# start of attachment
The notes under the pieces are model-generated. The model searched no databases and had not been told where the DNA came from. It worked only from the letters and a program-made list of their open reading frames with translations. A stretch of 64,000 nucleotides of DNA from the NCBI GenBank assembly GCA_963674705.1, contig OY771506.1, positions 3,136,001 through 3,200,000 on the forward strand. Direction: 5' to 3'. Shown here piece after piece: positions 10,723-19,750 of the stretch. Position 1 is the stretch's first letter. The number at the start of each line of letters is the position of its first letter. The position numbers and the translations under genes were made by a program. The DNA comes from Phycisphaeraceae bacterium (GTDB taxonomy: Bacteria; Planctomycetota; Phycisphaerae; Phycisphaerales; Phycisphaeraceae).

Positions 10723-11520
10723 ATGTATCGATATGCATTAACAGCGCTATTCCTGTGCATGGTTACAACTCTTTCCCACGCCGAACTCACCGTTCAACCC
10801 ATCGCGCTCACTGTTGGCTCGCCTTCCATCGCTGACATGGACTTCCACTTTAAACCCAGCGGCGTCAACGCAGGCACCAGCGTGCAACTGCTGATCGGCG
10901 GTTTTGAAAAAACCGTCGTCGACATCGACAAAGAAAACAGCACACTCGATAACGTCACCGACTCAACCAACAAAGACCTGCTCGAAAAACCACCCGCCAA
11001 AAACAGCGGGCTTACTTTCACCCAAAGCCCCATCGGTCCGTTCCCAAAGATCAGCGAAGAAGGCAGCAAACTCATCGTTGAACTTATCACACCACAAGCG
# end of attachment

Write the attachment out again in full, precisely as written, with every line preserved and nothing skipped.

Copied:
The notes under the pieces are model-generated. The model searched no databases and had not been told where the DNA came from. It worked only from the letters and a program-made list of their open reading frames with translations. A stretch of 64,000 nucleotides of DNA from the NCBI GenBank assembly GCA_963674705.1, contig OY771506.1, positions 3,136,001 through 3,200,000 on the forward strand. Direction: 5' to 3'. Shown here piece after piece: positions 10,723-19,750 of the stretch. Position 1 is the stretch's first letter. The number at the start of each line of letters is the position of its first letter. The position numbers and the translations under genes were made by a program. The DNA comes from Phycisphaeraceae bacterium (GTDB taxonomy: Bacteria; Planctomycetota; Phycisphaerae; Phycisphaerales; Phycisphaeraceae).

Positions 10723-11520
10723 ATGTATCGATATGCATTAACAGCGCTATTCCTGTGCATGGTTACAACTCTTTCCCACGCCGAACTCACCGTTCAACCC
10801 ATCGCGCTCACTGTTGGCTCGCCTTCCATCGCTGACATGGACTTCCACTTTAAACCCAGCGGCGTCAACGCAGGCACCAGCGTGCAACTGCTGATCGGCG
10901 GTTTTGAAAAAACCGTCGTCGACATCGACAAAGAAAACAGCACACTCGATAACGTCACCGACTCAACCAACAAAGACCTGCTCGAAAAACCACCCGCCAA
11001 AAACAGCGGGCTTACTTTCACCCAAAGCCCCATCGGTCCGTTCCCAAAGATCAGCGAAGAAGGCAGCAAACTCATCGTTGAACTTATCACACCACAAGCG